The capital of Yemen, the city of Sana’a, holds an important part of history within its walls filled with medieval architecture and culture. But that same culture was about to disappear with the country’s modernization which came after the civil war in the 1960’s. To impeach such modern invasion, director Pasolini pledges to UNESCO for the recognition of Sana’a as a World Heritage Site.
After going through a civil war in the 1960’s, Yemen was no longer what it used to be, cities were destroyed and rebuilt in modern ways. Centuries of history and the famous medieval architecture of the place could disappear anytime if it wasn’t for the efforts of historians and many other people and efforts like this movie made by Pasolini. The battle succeed, but only in 1986 and unfortunately the director wasn’t here long enough to see it.


The film Medea is based on the ancient myth of Medea. It stars the celebrated opera singer Maria Callas in her only film role. The film is largely a faithful portrayal of the myth of Jason and the Argonauts and the events of Euripides’ play The Medea. The film represents an adversarial piece of art from the director who loved to challenge society. The film is “a love song to Maria Callas”. Pasolini’s dramatic and adverse personality is very much alive in this film which depicts Medea’s murder of her husband, children and her husband’s lover.
Edipus Rex: Pasolini adapted the screenplay from the Greek tragedy Oedipus Rex written by Sophocles in 428 BC. The film was mainly shot in Morocco. It was Pasolini’s first feature-length color film. The film’s style is intentionally ahistorical and uses various cultural motifs to create an other worldly environment. The actors are Italian and Berber, the film is shot in Morocco and the costumes are also heavily stylized with medieval knight helmets and broad-brimmed straw hats and top hats fitted with wings. Pasolini begins and ends the film in 1920s Italy in what he calls an act of Freudian Sublimation.


Mixed with images from winter in Casarsa (hometown of the young Pasolini) this last chapter present two masterpieces of the Italian Neorealism. Accattone was Pasolini’s first film as a director. In 2008, the film was included on the Italian Ministry of Cultural Heritage’s 100 Italian films to be saved, In a seedy section of Rome, Vittorio “Accattone” lives off the avails of prostitution, Maddalena being his only girl. He generally hangs out with his similarly-slack friends, playing cards and drinking. Franco Citti, the character of Accattone, perfectly embodies the roman lumpenproletariat of the time: idle, fatalistic and desperate. Franco tbecame Pasolini’s dialectical adviser for Accattone, Mamma Roma. Indeed, Pasolini interests for dialects and slangs (Roman is not really a dialect anymore but a slang) was not disappointed. The dialogues between the characters are full of fantasy: rude and in some way reminiscent of their peasant past.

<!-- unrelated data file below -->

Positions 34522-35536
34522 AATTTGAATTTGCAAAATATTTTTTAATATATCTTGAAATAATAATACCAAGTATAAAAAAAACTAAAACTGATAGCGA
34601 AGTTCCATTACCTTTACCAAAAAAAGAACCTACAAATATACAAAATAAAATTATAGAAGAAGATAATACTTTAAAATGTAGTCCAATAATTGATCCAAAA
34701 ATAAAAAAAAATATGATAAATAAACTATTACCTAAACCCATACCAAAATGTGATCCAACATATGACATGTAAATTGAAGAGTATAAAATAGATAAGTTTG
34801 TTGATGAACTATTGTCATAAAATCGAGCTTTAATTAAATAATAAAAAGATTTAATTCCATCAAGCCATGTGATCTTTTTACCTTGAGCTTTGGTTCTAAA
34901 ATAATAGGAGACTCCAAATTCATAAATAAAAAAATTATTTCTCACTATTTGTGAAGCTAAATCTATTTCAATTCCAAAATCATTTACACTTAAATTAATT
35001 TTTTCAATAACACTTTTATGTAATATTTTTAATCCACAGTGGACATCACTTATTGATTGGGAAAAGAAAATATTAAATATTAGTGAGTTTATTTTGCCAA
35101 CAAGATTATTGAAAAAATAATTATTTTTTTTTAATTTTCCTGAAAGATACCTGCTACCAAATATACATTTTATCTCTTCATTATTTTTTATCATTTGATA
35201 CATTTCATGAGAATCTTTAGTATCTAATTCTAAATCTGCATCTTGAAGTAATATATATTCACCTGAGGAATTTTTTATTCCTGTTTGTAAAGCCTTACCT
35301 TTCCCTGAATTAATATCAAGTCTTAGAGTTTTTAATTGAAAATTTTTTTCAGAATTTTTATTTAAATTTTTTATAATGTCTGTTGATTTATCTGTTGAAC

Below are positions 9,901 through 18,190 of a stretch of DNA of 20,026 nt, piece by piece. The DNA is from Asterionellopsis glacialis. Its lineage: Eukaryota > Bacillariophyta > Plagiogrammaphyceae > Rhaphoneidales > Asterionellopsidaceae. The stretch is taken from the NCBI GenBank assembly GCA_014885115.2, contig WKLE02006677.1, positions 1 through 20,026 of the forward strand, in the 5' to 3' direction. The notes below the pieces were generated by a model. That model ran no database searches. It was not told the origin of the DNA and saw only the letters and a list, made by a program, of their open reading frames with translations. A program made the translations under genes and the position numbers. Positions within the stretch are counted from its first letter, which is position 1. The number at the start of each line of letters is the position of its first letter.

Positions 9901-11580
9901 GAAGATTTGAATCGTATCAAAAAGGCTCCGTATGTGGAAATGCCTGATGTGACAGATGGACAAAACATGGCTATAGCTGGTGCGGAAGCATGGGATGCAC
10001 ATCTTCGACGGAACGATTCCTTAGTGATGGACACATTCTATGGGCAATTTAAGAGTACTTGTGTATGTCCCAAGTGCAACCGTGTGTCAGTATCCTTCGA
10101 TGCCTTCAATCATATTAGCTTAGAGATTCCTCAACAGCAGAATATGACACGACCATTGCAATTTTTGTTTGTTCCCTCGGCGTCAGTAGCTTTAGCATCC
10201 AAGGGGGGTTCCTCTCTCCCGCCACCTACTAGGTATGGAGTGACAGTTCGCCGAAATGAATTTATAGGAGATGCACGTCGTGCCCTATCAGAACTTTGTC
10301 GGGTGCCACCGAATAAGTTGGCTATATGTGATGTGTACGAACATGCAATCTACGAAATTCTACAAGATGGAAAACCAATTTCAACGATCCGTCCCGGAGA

In Mamma Roma, with a fervent yearning for respectability and enough money to buy herself a brand-new life in Rome, the uninhibited, fearless, determined former streetwalker Mamma Roma renounces her ignominious past to reunite with her loafing 16-year-old son Ettore. Free at last from her pimp, Roma is bent on making an honest living running a humble vegetable stall, but a malicious extortion scheme and the equally insidious menace of exposure threaten to put an end to her zealous aspirations for a decent bourgeois existence. At the film’s premiere (Rome, 22nd September 1962), Pasolini was attacked by fascists who protested against the film.

All music by Andrea Centazzo 2023©
All videos shot and edited by Andrea Centazzo 2023©